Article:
The Story Behind the Poem on the Statue of Liberty

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Today, the lines engraved in bronze on the base of the Statue of Liberty are almost as well-known as the statue itself. But the young woman who wrote “The New Colossus” and its famous verses—“Give me your tired, your poor, your huddled masses yearning to breathe free”—isn’t a household name, and not many know that the poem wasn’t originally destined for the statue itself.

“A POET OF RARE ORIGINAL POWER”

The New York Historical Society, Wikimedia Commons // Public Domain

Born on July 22, 1849 to Esther and Moses Lazarus, Emma was the middle child in a group of seven. Her father—a rich sugar refiner who ranked among the founders of New York City’s Knickerbocker Club, an elite social group to which multiple Vanderbilts and Franklin Roosevelt would also later belong—was descended from some of the first Sephardic Jewish immigrants to land in the New World. (One of Emma’s great-great-uncles, Moses Seixas, is known for his powerful correspondence with George Washington on the topic of religious liberty.)

It was during her childhood in New York and Rhode Island that Lazarus fell in love with poetry, and in 1866, when she was 17, her father paid to have a collection of her original poems—plus some German language pieces that she’d translated into English—privately printed. The next year, the book was commercially published as Poems and Translations by Emma Lazarus Written Between the Ages of Fourteen and Seventeen.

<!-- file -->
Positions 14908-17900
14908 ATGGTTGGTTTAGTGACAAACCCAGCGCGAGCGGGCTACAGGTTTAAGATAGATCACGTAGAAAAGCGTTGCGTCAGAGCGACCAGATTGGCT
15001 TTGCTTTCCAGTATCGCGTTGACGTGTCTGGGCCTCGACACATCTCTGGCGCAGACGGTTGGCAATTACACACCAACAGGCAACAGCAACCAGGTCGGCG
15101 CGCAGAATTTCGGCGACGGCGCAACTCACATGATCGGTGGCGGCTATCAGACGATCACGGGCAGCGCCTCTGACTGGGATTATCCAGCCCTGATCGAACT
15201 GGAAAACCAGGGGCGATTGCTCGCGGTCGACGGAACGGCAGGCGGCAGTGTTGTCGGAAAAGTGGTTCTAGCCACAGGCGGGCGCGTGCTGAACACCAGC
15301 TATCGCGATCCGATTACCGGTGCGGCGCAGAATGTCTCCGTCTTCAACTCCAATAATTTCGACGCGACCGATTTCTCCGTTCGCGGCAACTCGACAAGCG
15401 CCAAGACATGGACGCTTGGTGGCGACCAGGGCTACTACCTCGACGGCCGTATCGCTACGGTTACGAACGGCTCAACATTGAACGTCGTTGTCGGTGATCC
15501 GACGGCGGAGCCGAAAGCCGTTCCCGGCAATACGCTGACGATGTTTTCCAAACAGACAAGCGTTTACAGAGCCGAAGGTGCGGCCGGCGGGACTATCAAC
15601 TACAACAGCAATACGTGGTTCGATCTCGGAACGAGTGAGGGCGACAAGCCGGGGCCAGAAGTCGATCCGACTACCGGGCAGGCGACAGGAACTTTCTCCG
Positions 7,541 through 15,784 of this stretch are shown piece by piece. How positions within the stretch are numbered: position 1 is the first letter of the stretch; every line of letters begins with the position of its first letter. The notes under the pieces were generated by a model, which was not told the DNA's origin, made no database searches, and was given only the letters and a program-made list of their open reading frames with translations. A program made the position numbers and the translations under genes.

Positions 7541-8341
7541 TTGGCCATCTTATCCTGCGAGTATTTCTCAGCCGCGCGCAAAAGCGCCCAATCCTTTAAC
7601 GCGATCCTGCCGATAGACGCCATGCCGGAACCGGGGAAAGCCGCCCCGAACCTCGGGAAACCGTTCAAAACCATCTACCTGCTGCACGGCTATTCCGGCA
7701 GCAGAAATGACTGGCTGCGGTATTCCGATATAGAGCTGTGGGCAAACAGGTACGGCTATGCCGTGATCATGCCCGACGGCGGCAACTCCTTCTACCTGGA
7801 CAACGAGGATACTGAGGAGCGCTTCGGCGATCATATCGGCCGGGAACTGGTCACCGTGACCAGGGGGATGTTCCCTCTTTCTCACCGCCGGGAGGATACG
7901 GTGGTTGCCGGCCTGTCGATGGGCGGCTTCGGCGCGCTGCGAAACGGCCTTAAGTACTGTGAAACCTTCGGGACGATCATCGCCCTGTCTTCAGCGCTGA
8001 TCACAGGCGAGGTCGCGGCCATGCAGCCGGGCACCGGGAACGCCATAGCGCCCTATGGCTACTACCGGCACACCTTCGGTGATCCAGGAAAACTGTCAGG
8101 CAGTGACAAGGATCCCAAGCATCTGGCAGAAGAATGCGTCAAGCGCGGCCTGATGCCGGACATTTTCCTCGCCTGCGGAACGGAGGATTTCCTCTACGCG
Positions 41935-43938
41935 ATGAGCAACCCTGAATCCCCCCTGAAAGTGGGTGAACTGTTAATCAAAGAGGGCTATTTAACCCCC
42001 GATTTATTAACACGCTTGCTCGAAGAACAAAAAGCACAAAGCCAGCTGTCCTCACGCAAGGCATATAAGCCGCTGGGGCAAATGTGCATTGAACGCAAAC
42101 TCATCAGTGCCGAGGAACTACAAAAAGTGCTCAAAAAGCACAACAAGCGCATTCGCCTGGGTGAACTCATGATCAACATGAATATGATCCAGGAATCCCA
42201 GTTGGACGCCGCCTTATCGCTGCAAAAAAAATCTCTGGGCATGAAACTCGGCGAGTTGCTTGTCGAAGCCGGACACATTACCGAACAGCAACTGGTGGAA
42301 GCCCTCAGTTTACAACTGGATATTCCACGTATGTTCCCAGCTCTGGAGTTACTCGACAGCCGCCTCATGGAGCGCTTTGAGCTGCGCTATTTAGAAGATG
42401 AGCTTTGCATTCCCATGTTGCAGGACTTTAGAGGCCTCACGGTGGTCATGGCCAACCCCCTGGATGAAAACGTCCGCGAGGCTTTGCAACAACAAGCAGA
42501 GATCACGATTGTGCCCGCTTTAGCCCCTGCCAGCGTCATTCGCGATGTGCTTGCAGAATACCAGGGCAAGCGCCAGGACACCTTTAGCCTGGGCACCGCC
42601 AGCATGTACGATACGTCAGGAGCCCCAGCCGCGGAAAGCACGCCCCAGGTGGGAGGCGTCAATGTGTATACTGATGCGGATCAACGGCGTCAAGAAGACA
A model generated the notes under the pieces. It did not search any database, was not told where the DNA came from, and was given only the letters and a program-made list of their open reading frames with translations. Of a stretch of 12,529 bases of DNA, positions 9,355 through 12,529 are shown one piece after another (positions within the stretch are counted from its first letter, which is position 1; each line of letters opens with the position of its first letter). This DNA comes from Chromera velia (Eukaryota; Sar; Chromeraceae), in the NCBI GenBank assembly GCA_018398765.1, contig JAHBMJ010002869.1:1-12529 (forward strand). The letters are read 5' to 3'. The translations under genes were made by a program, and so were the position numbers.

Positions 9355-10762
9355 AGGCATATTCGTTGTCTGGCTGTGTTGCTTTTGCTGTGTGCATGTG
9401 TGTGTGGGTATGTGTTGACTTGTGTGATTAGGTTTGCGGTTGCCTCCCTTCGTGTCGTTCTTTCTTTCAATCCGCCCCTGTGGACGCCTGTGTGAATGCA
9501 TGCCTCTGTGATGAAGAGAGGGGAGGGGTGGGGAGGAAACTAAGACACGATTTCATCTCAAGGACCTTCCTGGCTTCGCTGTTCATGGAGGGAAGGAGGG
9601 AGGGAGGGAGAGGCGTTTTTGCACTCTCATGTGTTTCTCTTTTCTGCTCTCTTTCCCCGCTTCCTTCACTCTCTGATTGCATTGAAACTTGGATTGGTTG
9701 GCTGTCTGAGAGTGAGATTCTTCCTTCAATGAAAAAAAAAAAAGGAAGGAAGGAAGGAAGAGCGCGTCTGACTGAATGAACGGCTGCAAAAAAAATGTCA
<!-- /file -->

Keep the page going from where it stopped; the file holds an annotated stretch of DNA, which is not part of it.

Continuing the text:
In 1868, Lazarus met—and impressed—one of her literary heroes, Ralph Waldo Emerson (then the most significant voice in America’s transcendentalism movement). The pair began corresponding, and Lazarus would come to regard Emerson as a good friend and mentor. “Mr. Emerson,” she once observed, “treats me with an almost fatherly affection.” In 1871, Lazarus published her second book, Admetus and Other Poems; she dedicated the titular poem “To My Friend, Ralph Waldo Emerson.”

By that point, Lazarus’s work was starting to garner international acclaim. In its review of Admetus and Other Poems, the Illustrated London News raved that “Miss Lazarus … must be hailed by impartial literary criticism as a poet of rare original power.” Similar praise was showered upon later works, including the 1874 novel Alide: An Episode of Goethe’s Life and poems published in various periodicals. By decade’s end, Lazarus had emerged as a well-known and highly respected writer on both sides of the Atlantic. Before long, she’d use her newfound fame to champion the cause of the tired, poor, and "huddled masses" who desperately needed sanctuary.